The vast majority of Maltese people - almost 83 per cent - have always voted for the same political party, a survey commissioned by President George Vella has revealed.
According to the results, 82.7 per cent have always voted for the same political party, with people from Southern Harbour areas - Cottonera, Fgura, Floriana, Luqa, Marsa, Paola, Santa Luċija, Tarxien, Valletta, Xgħajra and Żabbar - most likely to always support the same politicians.
Just 17.3 per cent have sometimes voted for a different party.
While more than 55 per cent of those surveyed discarded the possibility of voting for a different party in the future, just over 27 per cent of respondents said they would consider doing so. A further 17 per cent said they do not know whether they would vote for a different party.
Education and youth are both indicators of more floating voters, the survey found: those with higher levels of education were the most likely to vote for different parties, as were those aged between 16 and 25.
Voters in Northern Region localities - Mosta, Naxxar, Għargħur, Mġarr, Mellieħa and St Paul's Bay - are the most likely to say they are willing to vote for a different party.
Published on Friday and piloted by statistician Vincent Marmarà, the State of the Nation survey gives a snapshot of the Maltese society's beliefs and ideas. It is part of President Vella's efforts to look into ways in which Malta can improve its social and political relations and foster national unity.
The survey was conducted between April and May with 1,064 people over the age of 16 interviewed.
In comments to Times of Malta, Marmarà said it is "very interesting" that almost 83 per cent of the people have always voted for the same party and that 94 per cent believe in God.
"You also have half the nation who is not comfortable or only a little comfortable with the mixing of cultures," the statistician said.
Six other things the State of the Nation survey revealed
1. Belief in God
Although 93.5 per cent said they believe in God, only 60 per cent said religion is important to them. Women, the results show, were more likely to value religion than men. And the lower a person's education level, the more value to religion is given.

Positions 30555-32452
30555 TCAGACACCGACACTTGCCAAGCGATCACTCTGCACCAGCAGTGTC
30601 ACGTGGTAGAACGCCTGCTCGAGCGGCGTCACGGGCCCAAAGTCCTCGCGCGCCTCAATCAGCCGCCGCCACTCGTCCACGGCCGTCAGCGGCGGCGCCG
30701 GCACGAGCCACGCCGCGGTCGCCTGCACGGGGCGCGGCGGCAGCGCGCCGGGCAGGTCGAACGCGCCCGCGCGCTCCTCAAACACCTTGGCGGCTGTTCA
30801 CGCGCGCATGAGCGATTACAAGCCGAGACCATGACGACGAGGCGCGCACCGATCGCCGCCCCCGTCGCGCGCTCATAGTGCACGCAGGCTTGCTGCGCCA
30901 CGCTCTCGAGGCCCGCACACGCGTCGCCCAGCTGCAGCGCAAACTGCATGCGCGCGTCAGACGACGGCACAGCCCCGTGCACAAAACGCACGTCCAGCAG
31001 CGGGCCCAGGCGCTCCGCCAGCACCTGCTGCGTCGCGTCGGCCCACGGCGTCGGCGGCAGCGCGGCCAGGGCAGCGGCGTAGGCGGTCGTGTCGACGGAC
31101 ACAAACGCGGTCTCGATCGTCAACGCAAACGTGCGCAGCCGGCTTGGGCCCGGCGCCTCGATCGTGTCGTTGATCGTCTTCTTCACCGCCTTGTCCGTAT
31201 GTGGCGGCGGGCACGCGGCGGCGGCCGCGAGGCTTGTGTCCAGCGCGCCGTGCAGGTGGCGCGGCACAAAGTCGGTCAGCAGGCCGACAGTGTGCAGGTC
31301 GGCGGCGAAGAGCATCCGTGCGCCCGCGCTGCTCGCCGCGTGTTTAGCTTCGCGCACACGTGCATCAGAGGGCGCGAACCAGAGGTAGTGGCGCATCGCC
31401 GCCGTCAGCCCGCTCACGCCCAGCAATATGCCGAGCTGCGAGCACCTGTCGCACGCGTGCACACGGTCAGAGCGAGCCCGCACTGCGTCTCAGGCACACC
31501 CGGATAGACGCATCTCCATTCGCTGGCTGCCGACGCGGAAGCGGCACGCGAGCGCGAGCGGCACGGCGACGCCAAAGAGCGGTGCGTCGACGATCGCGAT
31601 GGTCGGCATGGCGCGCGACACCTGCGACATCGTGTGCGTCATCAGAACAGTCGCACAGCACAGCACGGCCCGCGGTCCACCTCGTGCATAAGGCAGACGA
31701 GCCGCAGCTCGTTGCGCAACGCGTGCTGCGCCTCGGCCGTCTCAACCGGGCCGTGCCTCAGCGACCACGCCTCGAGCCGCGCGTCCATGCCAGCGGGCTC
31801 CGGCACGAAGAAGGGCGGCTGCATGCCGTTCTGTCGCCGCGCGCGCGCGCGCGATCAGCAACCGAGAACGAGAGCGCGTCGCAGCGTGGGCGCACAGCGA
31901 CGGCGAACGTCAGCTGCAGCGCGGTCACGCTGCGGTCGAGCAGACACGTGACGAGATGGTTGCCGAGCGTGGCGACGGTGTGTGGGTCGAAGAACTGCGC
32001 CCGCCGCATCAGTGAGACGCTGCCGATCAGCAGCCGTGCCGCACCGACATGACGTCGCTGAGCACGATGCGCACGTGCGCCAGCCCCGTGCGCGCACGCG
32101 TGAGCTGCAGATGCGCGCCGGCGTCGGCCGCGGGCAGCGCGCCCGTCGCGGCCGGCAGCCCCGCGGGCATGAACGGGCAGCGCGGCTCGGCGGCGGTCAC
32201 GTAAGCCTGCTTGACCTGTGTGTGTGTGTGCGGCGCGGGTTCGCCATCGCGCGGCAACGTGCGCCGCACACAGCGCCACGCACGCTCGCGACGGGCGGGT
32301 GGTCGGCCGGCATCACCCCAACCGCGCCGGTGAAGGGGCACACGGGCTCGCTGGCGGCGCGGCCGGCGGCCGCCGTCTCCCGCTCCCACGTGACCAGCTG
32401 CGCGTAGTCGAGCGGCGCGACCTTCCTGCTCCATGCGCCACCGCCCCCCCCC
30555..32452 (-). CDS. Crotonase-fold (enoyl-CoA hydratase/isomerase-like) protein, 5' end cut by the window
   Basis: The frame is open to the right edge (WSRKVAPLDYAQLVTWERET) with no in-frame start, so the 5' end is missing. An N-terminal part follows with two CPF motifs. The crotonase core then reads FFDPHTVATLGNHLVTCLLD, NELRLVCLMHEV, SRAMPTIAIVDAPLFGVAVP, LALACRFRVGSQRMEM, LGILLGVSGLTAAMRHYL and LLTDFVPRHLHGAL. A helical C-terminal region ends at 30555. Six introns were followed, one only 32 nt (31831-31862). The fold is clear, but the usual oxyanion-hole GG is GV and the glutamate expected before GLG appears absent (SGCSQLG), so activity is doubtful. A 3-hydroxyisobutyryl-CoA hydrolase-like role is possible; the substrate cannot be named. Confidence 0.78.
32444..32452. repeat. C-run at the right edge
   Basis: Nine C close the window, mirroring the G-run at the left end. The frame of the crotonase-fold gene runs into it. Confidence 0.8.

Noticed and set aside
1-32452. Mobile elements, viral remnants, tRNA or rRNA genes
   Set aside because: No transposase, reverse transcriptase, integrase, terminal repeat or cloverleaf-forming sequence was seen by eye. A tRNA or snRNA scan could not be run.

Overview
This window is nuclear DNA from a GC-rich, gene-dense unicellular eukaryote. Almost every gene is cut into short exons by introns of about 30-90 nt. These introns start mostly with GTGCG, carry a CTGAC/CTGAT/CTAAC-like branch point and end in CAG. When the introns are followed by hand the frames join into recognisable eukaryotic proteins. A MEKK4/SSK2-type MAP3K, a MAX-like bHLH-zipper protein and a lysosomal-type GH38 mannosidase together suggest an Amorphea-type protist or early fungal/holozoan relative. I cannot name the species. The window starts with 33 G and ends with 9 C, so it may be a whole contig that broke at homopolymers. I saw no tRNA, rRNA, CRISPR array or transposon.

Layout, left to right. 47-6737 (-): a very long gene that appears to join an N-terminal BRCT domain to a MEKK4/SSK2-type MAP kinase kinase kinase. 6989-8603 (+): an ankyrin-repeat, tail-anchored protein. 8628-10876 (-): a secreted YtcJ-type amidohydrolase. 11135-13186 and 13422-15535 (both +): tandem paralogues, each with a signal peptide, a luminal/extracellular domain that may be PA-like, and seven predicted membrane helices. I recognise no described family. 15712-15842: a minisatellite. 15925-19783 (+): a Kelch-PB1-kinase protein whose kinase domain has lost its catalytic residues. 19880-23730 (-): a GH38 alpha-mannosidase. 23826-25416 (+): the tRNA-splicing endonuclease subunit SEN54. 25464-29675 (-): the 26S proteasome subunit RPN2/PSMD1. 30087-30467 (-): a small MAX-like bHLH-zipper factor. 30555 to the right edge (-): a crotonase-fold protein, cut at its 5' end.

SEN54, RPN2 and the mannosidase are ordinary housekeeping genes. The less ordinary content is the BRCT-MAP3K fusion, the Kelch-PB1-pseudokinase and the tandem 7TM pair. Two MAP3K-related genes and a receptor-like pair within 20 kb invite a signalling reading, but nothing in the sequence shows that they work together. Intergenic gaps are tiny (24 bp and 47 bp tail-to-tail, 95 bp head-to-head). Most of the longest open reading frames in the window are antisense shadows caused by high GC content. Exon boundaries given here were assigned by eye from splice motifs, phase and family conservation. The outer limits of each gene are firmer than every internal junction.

Over 20 per cent of the people in Gozo said religion is not important to them while eight per cent of those aged between 16 and 25 said they do not believe in God.
2. Most do not feel comfortable with multiculturalism
On the mixing of different cultures, the survey found that most people were not in favour of multiculturalism, with just 9.5 per cent saying they were comfortable with it.
Of all those surveyed, students were found to be the most comfortable with living in a society in which different cultures intermingle. Older generations, by contrast, were less open to mixing cultures.
3. Food and feasts most important traditions
Traditional Maltese food and village feasts were seen as the two most important aspects of Malta's traditions. The least popular tradition was found to be carnival while for the older generations, the Good Friday procession was deemed most significant.
4. Majority speak Maltese
The vast majority (82 per cent) of those surveyed said Maltese is their main language, while 16 per cent said they consider both Maltese and English as their primary language. Just 1.3 per cent said they only spoke English.
5. Most people get news from Facebook
Most (72.4 per cent) of those surveyed said they get their news from news websites' Facebook pages, followed by television. A further 41.6 per cent get their news fix from online news portals while just 3.2 per cent from newspapers. Radio followers were mostly aged over 66.
6. Single people are more likely to say they are happy
Marriage is not all that it's cracked up to be, judging by survey responses. Married respondents were less likely to say they felt they had succeeded in life when compared to single people (62.5 per cent vs 69.2 per cent).
Similarly, a higher share of single people said they were happy (65.1 per cent) than married respondents (63.6 per cent).